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Thread: Flatwound guitar strings

  1. #1
    Registered User mandobassman's Avatar
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    Default Flatwound guitar strings

    I have been using flatwound mandolin for many years and love the tone and feel of them. I would love to use them on guitar as well. Does anyone have any experience using flatwounds on acoustic guitar? I tried a set one time but found out after I got them (description wasn't clear on the web site) that they wee for electric guitar. I liked the sound but they were very soft and "rubbery" feeling. Probably intended for string choking. Has anyone tried flatwound strings that are specifically designed for acoustic guitar.
    Larry Hunsberger

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    Registered User Doug Edwards's Avatar
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    Default Re: Flatwound guitar strings

    I've used the D'addario Flat Tops on my resonator guitar and pleased with them. Although they are not true flat wounds, they have less string noise and can be played with a slide.

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    Default Re: Flatwound guitar strings

    I have a friend who has migrated to playing mostly jazz, using flat-wounds on an electric arch-top. He still plays flat-top at a weekly jam and decided to put flats on the dreadnought because he loved the sound and feel of them. It didn't work at all for him, very dead sounding, tone was really TOO fundamental.

    At the Strings and Beyond website, the only flat wounds listed under acoustic guitar are the TI George Benson's. I don't recall George playing any purely acoustic stuff, so they night really be aimed at electric arch-tops. An interesting experiment if you're looking for a more fundamental tone might be to try some of the gypsy jazz strings. I don't know if they'd feel any smoother, though.
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    Default Re: Flatwound guitar strings

    To my ear, a primary difference between typical flat-top guitar tone and typical arch-top mandolin tone is that guitar benefits from having lots of overtones/harmonics, while mandolin benefits from minimizing the harmonics & emphasizing the primary. Thus, most mandolin players tend to favor thicker picks than guitar players do, as light picks tend to excite more harmonics than thicker ones. With such a small body, it would be easy for mandolin to overload the harmonics, maybe even to the point of "shrill".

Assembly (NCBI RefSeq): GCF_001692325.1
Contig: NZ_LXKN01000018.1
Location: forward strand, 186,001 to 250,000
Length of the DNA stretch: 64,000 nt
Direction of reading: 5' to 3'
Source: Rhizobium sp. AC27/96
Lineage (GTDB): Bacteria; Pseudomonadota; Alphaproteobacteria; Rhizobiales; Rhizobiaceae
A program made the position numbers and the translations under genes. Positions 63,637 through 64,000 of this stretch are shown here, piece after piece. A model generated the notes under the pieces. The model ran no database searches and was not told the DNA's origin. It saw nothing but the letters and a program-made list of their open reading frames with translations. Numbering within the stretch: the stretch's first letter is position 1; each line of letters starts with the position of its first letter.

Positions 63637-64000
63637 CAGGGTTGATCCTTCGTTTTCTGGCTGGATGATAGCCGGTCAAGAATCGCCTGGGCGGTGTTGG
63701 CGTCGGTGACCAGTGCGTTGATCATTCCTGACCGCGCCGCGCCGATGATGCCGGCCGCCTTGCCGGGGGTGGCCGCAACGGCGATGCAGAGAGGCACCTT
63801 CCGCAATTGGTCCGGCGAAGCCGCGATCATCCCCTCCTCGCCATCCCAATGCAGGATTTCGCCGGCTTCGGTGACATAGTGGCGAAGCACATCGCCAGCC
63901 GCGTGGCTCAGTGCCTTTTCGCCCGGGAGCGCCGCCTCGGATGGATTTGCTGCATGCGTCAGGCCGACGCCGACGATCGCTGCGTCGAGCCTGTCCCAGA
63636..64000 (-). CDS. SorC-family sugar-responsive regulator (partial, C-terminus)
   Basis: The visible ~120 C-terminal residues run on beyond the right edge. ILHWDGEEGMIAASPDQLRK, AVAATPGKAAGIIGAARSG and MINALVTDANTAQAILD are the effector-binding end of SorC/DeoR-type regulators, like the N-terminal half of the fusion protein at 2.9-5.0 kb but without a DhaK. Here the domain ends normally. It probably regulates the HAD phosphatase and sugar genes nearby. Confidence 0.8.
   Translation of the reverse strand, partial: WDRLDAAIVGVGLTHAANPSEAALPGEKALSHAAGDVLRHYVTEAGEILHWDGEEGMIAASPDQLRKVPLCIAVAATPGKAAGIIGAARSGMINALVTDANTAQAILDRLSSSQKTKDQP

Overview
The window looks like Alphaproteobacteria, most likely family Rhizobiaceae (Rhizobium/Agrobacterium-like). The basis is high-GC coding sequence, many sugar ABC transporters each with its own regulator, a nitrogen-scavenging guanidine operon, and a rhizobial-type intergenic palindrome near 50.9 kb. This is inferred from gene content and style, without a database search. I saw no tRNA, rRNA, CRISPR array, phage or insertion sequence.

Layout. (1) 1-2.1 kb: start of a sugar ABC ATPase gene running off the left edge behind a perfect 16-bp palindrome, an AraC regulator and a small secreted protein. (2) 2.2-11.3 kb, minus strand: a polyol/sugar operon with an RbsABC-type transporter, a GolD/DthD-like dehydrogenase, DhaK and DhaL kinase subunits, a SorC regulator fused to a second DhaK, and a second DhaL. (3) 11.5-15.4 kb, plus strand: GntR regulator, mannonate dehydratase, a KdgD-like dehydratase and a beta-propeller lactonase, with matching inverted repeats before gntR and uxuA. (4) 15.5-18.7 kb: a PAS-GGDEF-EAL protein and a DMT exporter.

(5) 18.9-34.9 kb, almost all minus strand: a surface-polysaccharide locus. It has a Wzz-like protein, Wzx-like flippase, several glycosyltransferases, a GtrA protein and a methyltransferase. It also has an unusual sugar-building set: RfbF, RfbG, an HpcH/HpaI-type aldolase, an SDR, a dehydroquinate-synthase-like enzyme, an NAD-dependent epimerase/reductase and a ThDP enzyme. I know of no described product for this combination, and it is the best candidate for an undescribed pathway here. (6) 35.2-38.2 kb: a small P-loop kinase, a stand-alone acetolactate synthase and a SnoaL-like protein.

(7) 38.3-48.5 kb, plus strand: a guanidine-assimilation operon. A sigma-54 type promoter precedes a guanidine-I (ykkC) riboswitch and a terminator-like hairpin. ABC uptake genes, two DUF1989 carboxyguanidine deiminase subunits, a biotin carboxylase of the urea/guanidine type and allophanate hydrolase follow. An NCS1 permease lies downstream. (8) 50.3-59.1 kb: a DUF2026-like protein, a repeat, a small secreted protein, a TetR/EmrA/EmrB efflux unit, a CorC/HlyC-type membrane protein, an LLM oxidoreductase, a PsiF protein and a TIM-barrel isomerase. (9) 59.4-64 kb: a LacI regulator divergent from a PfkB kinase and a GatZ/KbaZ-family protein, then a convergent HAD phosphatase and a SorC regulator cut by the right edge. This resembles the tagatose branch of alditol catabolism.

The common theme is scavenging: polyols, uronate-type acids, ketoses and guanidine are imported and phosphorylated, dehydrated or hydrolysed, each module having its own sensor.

Flatwound strings tend do the same thing as a thick pick: emphasize the primary and supress the harmonics. Thus, it's most likely that flatwounds and flat-top guitars don't really go together.

    Jazz players with their archtops, OTOH, DO tend use more of a primary-heavy sound, so flatwounds make sense there. But jazzers rarely strum those shimmering, maybe even wispy, chords that sound so lush in singer/songwriter mode.

    FWIW, I DID use flatwounds on my '62 Fender Jazzmaster way back when and loved 'em, but that was mostly playing bass-heavy rock rhythm, and the Jazzmaster was made for flatwounds! Haven't yet tried 'em on mandolin, although I have some of Ted E's Jazzmando JM-11s waiting.

    (Not to start a war but: Why bluegrass guitar players favor a heavy pick is a bit beyond me. Yes, they get max volume and a "pure" tone, but IMHO lose some of the edginess that might allow them to cut thru the mix, given a lighter [that is, "medium"] pick).
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    Registered User mandobassman's Avatar
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    Default Re: Flatwound guitar strings

    I understand the reasons why flatwounds shouldn't work for flat-top acoustic guitar, and they're valid reasons. My only reason to want to try them is for the same reason I use them on mandolin (at least one of them). I hate the sound of finger callouses scraping against the round windings. I have seen the TI flatwound strings for acoustic guitar, but they are wound with bronze, which I generally don't like. If that is all that is available, then I will try them. I just thought I'd see if anyone knew about any other flatwound strings I wasn't aware of. Thanks for the responses.
    Larry Hunsberger

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    Registered User i-vibe's Avatar
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    Default Re: Flatwound guitar strings